Milanich and Hudson warn that older translations of the chronicles are often "relatively free translations in which the translators took considerable liberty with the Spanish and Portuguese text."[24]

The chronicles describe de Soto's trail in relation to Havana, from which they sailed; the Gulf of Mexico, which they skirted inland then turned back to later; the Atlantic Ocean, which they approached during their second year; high mountains, which they traversed immediately thereafter; and dozens of other geographic features along their way, such as large rivers and swamps, at recorded intervals. Given that the natural geography has not changed much since de Soto's time, scholars have analyzed those journals with modern topographic intelligence, to render a more precise De Soto Trail

1539 to early 1540 in Florida[edit]

Library of Congress' engraving.
The Spanish caption reads:
"HERNANDO DE SOTO: Extremaduran, one of the discoverers and conquerors of Peru: he travelled across all of Florida and defeated its previously invincible natives, he died on his expedition in the year 1543 at the age of 42".
In May 1539, de Soto landed nine ships with over 620 men and 220 horses in south Tampa Bay. He named it Espíritu Santo after the Holy Spirit. The ships brought priests, craftsmen, engineers, farmers, and merchants; some with their families, some from Cuba, most from Europe and Africa. Few had traveled before outside of Spain, or even their home villages.

Near de Soto's port, the party found Juan Ortiz, a Spaniard, living with the Mocoso. Ortiz had been captured by the Uzita while searching for the lost Narváez expedition, and had later escaped to Mocoso. Ortiz knew the Timucua language and served de Soto as an interpreter as he traversed the Timucuan-speaking areas on his way to Apalachee.[26]

He established a unique method for guiding the expedition and communicating with various tribal dialects. He recruited guides from each tribe along the route. A chain of communication was established whereby a guide who had lived in close proximity to another tribal area was able to pass his information and language on to a guide from a neighboring area. Because Ortiz refused to dress as an hidalgo Spaniard, other officers questioned his motives. De Soto remained loyal to Ortiz, allowing him the freedom to dress and live among his friends. Another important guide was the seventeen-year-old boy Perico, or Pedro, from modern-day Georgia. He spoke several of the local tribes' languages and could communicate with Ortiz. Perico was taken as a guide in 1540 and treated better than the rest of the slaves,[clarification needed] due to his value to the Spaniards.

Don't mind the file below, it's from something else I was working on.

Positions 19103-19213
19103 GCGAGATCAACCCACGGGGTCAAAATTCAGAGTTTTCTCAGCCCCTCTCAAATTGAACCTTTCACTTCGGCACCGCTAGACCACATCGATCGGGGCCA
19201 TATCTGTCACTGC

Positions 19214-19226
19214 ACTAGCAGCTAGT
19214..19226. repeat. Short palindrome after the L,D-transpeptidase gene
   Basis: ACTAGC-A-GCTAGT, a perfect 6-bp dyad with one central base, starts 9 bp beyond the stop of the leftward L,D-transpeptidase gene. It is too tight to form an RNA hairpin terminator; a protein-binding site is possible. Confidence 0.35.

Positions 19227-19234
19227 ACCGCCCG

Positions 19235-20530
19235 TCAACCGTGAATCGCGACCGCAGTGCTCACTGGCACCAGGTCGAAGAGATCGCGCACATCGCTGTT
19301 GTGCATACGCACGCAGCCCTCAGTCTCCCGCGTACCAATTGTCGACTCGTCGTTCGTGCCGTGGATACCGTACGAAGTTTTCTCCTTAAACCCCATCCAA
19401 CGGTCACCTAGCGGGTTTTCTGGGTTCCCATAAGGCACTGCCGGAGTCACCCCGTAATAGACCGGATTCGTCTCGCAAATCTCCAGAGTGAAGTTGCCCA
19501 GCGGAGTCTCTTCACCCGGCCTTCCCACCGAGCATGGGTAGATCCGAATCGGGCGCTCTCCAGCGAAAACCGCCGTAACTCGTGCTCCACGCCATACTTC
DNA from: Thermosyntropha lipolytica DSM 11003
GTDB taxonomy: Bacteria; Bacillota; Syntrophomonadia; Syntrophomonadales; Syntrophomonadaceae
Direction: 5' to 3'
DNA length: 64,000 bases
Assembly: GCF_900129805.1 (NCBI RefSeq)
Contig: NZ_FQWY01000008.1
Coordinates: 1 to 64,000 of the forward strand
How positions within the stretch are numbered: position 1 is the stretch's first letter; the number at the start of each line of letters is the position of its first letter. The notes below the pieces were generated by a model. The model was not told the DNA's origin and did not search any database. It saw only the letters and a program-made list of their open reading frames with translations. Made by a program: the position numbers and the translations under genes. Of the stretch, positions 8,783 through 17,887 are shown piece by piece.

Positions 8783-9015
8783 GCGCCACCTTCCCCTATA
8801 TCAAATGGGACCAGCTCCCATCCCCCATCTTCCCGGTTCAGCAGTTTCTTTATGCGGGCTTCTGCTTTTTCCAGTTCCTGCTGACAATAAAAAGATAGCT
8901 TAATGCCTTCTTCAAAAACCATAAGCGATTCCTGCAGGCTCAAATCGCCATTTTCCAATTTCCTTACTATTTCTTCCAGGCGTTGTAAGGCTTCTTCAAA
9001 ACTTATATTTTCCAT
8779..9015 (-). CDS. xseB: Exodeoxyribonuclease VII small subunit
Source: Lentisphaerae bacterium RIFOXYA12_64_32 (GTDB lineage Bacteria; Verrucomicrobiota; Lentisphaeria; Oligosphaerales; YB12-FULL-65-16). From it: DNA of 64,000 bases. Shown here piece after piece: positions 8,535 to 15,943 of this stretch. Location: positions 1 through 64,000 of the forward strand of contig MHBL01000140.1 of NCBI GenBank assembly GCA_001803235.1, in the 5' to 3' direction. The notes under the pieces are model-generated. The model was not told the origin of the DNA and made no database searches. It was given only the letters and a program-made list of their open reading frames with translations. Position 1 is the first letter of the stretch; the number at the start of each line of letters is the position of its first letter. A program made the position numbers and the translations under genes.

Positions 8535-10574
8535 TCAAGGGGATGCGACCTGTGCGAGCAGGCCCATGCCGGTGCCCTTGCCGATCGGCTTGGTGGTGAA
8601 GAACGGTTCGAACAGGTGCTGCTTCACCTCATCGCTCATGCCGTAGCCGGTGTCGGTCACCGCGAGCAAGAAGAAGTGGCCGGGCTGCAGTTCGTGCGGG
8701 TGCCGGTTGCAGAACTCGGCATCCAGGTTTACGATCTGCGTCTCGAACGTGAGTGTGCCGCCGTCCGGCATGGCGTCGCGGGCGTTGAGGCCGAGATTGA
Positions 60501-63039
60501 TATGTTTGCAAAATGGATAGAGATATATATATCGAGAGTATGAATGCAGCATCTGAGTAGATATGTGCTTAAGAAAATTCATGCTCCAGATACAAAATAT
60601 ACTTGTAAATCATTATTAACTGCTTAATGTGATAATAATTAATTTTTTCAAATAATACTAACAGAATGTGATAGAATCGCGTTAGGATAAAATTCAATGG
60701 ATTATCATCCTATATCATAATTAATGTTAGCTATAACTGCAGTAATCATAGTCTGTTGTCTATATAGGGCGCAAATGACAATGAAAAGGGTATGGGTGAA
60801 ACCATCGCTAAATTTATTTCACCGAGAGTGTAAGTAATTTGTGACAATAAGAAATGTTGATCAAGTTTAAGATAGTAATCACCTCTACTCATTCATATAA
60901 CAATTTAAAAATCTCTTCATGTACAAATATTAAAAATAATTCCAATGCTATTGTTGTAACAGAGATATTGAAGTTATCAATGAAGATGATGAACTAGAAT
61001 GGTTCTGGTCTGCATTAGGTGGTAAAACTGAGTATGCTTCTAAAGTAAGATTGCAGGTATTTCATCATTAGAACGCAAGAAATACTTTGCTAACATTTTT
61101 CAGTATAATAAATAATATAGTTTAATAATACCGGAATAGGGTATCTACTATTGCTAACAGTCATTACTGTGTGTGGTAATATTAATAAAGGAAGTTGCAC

The expedition traveled north, exploring Florida's West Coast, encountering native ambushes and conflicts along the way. De Soto's first winter encampment was at Anhaica, the capital of the Apalachee. It is one of the few places on the route where archaeologists have found physical traces of the expedition. It was described as being near the "Bay of Horses". The bay was named for where the starving members of the preceding Narváez expedition killed and ate their horses while building boats for escape.

1540 – In Georgia, the Carolinas, Tennessee, Alabama and Mississippi[edit]
From their winter location in the western panhandle of Florida, having heard of gold being mined "toward the sun's rising," the expedition turned north-east through what is now the modern state of Georgia. Recently archaeological finds were made at a remote, privately owned site near the Ocmulgee River in Telfair County. These included nine glass trade beads, some of which bear a chevron pattern believed to be indicative of the de Soto expedition. Six metal objects were also found, including a silver pendant and some iron tools.[27][28] The expedition continued on to present-day South Carolina. The expedition was received by a female chief (Cofitachequi), who turned over her tribe's pearls, food and other goods to the Spanish soldiers. The expedition found no gold, however, other than pieces from an earlier coastal expedition (presumably that of Lucas Vázquez de Ayllón.)

Continued info and source:  http://en.wikipedia.org/wiki/Hernando_de_Soto